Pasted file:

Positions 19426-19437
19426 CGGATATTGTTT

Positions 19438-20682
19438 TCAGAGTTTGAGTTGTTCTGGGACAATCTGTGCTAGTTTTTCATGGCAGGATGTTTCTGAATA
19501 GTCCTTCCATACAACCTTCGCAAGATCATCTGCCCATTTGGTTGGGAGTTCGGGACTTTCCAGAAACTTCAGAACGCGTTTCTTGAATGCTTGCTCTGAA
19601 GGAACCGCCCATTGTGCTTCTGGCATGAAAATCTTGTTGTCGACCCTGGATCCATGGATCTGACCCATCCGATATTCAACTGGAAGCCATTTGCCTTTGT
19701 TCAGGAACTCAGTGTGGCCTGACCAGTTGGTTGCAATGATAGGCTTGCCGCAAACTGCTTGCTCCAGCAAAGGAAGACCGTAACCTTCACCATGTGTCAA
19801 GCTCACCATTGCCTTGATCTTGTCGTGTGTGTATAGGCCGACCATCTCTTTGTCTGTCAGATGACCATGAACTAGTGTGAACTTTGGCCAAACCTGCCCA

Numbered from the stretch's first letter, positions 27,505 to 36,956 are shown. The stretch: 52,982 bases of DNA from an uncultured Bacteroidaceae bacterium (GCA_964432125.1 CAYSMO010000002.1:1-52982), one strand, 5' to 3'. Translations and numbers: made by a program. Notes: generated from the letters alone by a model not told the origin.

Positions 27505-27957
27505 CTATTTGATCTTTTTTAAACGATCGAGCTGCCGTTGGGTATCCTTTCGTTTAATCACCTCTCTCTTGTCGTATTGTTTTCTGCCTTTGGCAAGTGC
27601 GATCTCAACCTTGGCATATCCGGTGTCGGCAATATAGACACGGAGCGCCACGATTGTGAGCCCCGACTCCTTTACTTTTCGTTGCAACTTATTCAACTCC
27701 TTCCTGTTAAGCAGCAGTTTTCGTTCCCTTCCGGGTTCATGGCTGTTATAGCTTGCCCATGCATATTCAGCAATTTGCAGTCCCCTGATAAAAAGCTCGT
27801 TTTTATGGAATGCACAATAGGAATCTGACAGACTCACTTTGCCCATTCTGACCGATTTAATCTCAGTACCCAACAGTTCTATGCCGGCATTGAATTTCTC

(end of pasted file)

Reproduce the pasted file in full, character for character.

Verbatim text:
Positions 19426-19437
19426 CGGATATTGTTT

Positions 19438-20682
19438 TCAGAGTTTGAGTTGTTCTGGGACAATCTGTGCTAGTTTTTCATGGCAGGATGTTTCTGAATA
19501 GTCCTTCCATACAACCTTCGCAAGATCATCTGCCCATTTGGTTGGGAGTTCGGGACTTTCCAGAAACTTCAGAACGCGTTTCTTGAATGCTTGCTCTGAA
19601 GGAACCGCCCATTGTGCTTCTGGCATGAAAATCTTGTTGTCGACCCTGGATCCATGGATCTGACCCATCCGATATTCAACTGGAAGCCATTTGCCTTTGT
19701 TCAGGAACTCAGTGTGGCCTGACCAGTTGGTTGCAATGATAGGCTTGCCGCAAACTGCTTGCTCCAGCAAAGGAAGACCGTAACCTTCACCATGTGTCAA
19801 GCTCACCATTGCCTTGATCTTGTCGTGTGTGTATAGGCCGACCATCTCTTTGTCTGTCAGATGACCATGAACTAGTGTGAACTTTGGCCAAACCTGCCCA

Numbered from the stretch's first letter, positions 27,505 to 36,956 are shown. The stretch: 52,982 bases of DNA from an uncultured Bacteroidaceae bacterium (GCA_964432125.1 CAYSMO010000002.1:1-52982), one strand, 5' to 3'. Translations and numbers: made by a program. Notes: generated from the letters alone by a model not told the origin.

Positions 27505-27957
27505 CTATTTGATCTTTTTTAAACGATCGAGCTGCCGTTGGGTATCCTTTCGTTTAATCACCTCTCTCTTGTCGTATTGTTTTCTGCCTTTGGCAAGTGC
27601 GATCTCAACCTTGGCATATCCGGTGTCGGCAATATAGACACGGAGCGCCACGATTGTGAGCCCCGACTCCTTTACTTTTCGTTGCAACTTATTCAACTCC
27701 TTCCTGTTAAGCAGCAGTTTTCGTTCCCTTCCGGGTTCATGGCTGTTATAGCTTGCCCATGCATATTCAGCAATTTGCAGTCCCCTGATAAAAAGCTCGT
27801 TTTTATGGAATGCACAATAGGAATCTGACAGACTCACTTTGCCCATTCTGACCGATTTAATCTCAGTACCCAACAGTTCTATGCCGGCATTGAATTTCTC